Waiting for PostgreSQL 13 – Support FETCH FIRST WITH TIES

I have no idea how I missed that, but: if it wasn't for Alvaro's blog post I wouldn't know that: on 7th of April 2020, Alvaro Herrera committed patch:

WITH TIES is an option to the FETCH FIRST N ROWS clause (the SQL
standard's spelling of LIMIT), where you additionally get rows that
compare equal to the last of those N rows by the columns in the
mandatory ORDER BY clause.
There was a proposal by Andrew Gierth to implement this functionality in
a more powerful way that would yield more features, but the other patch
had not been finished at this time, so we decided to use this one for
now in the spirit of incremental development.
Author: Surafel Temesgen <surafel3000@gmail.com>
Reviewed-by: Álvaro Herrera <alvherre@alvh.no-ip.org>
Reviewed-by: Tomas Vondra <tomas.vondra@2ndquadrant.com>
Discussion: https://postgr.es/m/CALAY4q9ky7rD_A4vf=FVQvCGngm3LOes-ky0J6euMrg=_Se+ag@mail.gmail.com
Discussion: https://postgr.es/m/87o8wvz253.fsf@news-spur.riddles.org.uk

Continue reading Waiting for PostgreSQL 13 – Support FETCH FIRST WITH TIES

Waiting for 9.4 – Support ordered-set (WITHIN GROUP) aggregates.

On 23rd of December, Tom Lane committed patch:

Support ordered-set (WITHIN GROUP) aggregates.
This patch introduces generic support for ordered-set and hypothetical-set
aggregate functions, as well as implementations of the instances defined in
SQL:2008 (percentile_cont(), percentile_disc(), rank(), dense_rank(),
percent_rank(), cume_dist()).  We also added mode() though it is not in the
spec, as well as versions of percentile_cont() and percentile_disc() that
can compute multiple percentile values in one pass over the data.
Unlike the original submission, this patch puts full control of the sorting
process in the hands of the aggregate's support functions.  To allow the
support functions to find out how they're supposed to sort, a new API
function AggGetAggref() is added to nodeAgg.c.  This allows retrieval of
the aggregate call's Aggref node, which may have other uses beyond the
immediate need.  There is also support for ordered-set aggregates to
install cleanup callback functions, so that they can be sure that
infrastructure such as tuplesort objects gets cleaned up.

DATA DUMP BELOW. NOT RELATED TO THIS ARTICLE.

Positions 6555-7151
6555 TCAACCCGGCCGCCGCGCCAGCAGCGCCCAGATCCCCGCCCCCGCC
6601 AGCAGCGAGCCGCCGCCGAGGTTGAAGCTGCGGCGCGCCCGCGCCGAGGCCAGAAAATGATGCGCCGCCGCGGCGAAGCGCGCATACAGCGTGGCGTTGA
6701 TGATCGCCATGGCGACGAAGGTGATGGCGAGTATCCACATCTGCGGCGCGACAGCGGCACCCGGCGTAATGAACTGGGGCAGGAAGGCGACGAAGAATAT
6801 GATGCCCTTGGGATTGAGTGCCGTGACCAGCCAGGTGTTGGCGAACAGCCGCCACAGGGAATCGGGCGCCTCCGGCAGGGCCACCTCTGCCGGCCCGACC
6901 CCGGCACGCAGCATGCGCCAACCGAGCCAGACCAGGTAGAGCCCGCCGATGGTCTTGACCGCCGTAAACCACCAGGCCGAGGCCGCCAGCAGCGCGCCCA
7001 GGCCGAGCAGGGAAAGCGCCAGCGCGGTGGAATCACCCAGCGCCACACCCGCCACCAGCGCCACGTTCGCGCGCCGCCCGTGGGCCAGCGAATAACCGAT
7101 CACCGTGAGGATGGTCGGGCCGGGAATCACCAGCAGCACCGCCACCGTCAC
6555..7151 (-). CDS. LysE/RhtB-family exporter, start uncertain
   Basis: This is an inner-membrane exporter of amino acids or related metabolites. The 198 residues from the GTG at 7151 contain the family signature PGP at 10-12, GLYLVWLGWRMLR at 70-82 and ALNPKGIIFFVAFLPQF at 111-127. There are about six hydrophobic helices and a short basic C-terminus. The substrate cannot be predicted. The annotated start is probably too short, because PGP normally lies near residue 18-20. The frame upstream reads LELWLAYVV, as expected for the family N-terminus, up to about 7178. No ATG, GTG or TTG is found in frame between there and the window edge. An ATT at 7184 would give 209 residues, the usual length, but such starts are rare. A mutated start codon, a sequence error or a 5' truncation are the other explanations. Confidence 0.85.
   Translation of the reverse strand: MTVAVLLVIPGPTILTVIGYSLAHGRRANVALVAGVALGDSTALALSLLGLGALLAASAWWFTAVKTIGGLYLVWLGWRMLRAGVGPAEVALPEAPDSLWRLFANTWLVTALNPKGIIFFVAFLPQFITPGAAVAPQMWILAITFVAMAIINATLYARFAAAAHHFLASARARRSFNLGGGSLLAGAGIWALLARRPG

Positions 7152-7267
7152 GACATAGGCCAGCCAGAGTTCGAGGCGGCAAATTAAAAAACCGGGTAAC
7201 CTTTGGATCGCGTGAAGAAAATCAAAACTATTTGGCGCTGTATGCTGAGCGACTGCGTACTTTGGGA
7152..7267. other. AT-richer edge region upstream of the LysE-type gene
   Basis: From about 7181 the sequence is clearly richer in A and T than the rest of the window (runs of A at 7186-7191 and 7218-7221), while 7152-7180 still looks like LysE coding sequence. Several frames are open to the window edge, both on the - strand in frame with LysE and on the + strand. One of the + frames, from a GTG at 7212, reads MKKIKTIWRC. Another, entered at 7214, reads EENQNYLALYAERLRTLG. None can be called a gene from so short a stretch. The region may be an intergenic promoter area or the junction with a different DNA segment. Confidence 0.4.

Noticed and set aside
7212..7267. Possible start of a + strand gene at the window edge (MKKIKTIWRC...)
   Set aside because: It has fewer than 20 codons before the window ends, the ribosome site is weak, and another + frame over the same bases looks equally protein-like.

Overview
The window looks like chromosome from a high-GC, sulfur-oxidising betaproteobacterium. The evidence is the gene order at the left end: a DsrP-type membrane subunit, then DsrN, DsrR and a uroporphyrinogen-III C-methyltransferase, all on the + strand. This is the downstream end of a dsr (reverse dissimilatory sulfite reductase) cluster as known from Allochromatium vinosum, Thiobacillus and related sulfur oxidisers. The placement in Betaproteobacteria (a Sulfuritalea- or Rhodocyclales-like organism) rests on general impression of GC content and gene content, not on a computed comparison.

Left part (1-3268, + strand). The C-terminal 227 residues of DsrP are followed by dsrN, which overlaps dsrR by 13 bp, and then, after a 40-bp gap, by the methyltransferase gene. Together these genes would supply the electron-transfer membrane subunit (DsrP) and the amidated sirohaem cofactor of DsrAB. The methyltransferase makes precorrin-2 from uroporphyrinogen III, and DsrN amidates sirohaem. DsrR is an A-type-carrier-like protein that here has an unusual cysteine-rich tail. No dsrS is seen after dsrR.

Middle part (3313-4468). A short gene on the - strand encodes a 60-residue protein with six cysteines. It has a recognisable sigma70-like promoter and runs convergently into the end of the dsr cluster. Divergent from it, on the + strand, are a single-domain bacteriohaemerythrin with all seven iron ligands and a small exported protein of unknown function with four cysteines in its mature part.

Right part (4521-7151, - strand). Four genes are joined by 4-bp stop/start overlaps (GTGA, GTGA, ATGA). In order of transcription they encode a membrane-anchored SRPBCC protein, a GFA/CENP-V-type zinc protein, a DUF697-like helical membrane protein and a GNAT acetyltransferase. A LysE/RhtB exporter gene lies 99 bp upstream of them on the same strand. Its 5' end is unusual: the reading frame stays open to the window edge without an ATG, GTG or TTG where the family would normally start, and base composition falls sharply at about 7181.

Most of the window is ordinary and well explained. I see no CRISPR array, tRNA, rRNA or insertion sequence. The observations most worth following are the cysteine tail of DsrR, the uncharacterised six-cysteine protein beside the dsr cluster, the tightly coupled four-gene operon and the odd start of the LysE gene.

In passing, make some fixes in the recently-added support for variadic
aggregates, and make some editorial adjustments in the recent FILTER
additions for aggregates.  Also, simplify use of IsBinaryCoercible() by
allowing it to succeed whenever the target type is ANY or ANYELEMENT.
It was inconsistent that it dealt with other polymorphic target types
but not these.
Atri Sharma and Andrew Gierth; reviewed by Pavel Stehule and Vik Fearing,
and rather heavily editorialized upon by Tom Lane

Continue reading Waiting for 9.4 – Support ordered-set (WITHIN GROUP) aggregates.

Why is “depesz” between “de luca” and “de vil”?

Every so often someone asks why sorting behaves irrational. Like here:

$ SELECT string FROM test ORDER BY string;
 de luca
 de vil
(6 ROWS)

Why aren't “de luca" and “de vil" together?

Continue reading Why is “depesz" between “de luca" and “de vil"?

Waiting for 9.1 – Per-column collation support

On 8th of February, Peter Eisentraut committed patch:

Per-column collation support
This adds collation support for columns and domains, a COLLATE clause
to override it per expression, and B-tree index support.
Peter Eisentraut
reviewed by Pavel Stehule, Itagaki Takahiro, Robert Haas, Noah Misch

Continue reading Waiting for 9.1 – Per-column collation support

Waiting for 8.5 – ordered aggregates

On 15th of December Tom Lane committed patch by Andrew Gierth (aka RhodiumToad), which adds interesting capability:

Log Message:
Support ORDER BY within aggregate function calls, at long last providing a
non-kluge method for controlling the order in which values are fed to an
aggregate function.  At the same time eliminate the old implementation
restriction that DISTINCT was only supported for single-argument aggregates.
Possibly release-notable behavioral change: formerly, agg(DISTINCT x)
dropped null values of x unconditionally.  Now, it does so only if the
agg transition function is strict; otherwise nulls are treated as DISTINCT
normally would, ie, you get one copy.
Andrew Gierth, reviewed by Hitoshi Harada

Continue reading Waiting for 8.5 – ordered aggregates